With lawmakers and road safety lobbyists raising concerns about a potential uptick in impaired driving incidents due to marijuana legalization, dozens of firms have been racing to develop a reliable, roadside test for cannabis impairment.
But while there have certainly been plenty of attempts, none of the devices seem able to do, um, precisely what they're supposed to do: namely, tell whether the person being tested is sufficiently impaired by the drug for it to effect their driving ability.
As Oakland-based Hound Labs puts it, "although measuring THC in blood, urine, or saliva is relatively easy, this type of testing doesn't distinguish recent use from chronic use [...] Frequent marijuana users often will have elevated levels of THC in their systems. Even if they haven't smoked marijuana in several hours and are therefore unlikely to still be impaired."
As NPR has reported, police in Washington can seek a warrant to test drivers suspected of cannabis impairment for THC, but the results from such tests often take weeks to come back. In the meantime, police have to rely on other signs, like the smell of marijuana in the vehicle, or the driver having red eyes, that could result in some drivers been targeted by false suspicions they were driving under the influence.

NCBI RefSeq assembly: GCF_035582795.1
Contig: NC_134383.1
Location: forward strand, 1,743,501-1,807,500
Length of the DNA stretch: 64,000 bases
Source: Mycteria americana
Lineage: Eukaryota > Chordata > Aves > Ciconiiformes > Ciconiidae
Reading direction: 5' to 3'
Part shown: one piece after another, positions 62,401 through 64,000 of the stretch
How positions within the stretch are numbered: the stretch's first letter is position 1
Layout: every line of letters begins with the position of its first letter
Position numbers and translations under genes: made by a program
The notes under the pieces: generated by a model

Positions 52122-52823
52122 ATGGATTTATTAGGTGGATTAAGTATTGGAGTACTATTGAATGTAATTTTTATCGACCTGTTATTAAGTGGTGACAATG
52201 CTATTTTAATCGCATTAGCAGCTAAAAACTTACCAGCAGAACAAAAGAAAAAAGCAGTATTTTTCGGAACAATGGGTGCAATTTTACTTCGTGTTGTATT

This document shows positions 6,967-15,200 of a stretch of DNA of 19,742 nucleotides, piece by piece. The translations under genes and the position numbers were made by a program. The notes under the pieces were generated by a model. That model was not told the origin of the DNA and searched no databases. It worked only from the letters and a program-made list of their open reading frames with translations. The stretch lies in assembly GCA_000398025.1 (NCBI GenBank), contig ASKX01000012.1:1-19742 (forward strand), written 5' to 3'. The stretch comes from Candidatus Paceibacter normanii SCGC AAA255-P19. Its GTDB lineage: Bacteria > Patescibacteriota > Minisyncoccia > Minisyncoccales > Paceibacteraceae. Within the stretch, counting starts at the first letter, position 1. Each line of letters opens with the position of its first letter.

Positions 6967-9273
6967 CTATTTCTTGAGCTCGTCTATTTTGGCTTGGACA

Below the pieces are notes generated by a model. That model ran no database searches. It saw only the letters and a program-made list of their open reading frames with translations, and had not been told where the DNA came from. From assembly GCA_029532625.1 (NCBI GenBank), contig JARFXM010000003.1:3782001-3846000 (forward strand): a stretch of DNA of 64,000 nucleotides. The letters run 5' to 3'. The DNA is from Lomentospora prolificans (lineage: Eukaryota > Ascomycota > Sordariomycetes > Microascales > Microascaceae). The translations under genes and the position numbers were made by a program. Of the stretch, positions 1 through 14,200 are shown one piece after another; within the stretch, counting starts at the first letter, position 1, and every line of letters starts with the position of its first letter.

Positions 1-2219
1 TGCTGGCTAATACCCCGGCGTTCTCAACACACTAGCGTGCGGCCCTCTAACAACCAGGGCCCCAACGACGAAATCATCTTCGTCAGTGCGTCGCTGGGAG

"Seventeen states have per se drug laws whereby it is illegal to drive with any detectable amount of a prohibited substance in ones' blood," according to AAA, adding that five states have established permissible limits, most notably for marijuana.
"Surprisingly, these laws are not based on any data that ties a driver's level of impairment to the presence or concentration of drugs in their body."
"There is understandably a strong desire by both lawmakers and the public to create legal limits for marijuana impairment in the same manner we do alcohol," Marshall Doney, AAA's president and CEO, told The Toronto Star. "In the case of marijuana, this approach is flawed and not supported by scientific research."
Although, according to the AAA, "It's not possible to set a blood-test threshold for THC, the chemical in marijuana that makes people high, that can reliably determine impairment," that hasn't stopped 18 states from placing limits on marijuana intoxication while driving.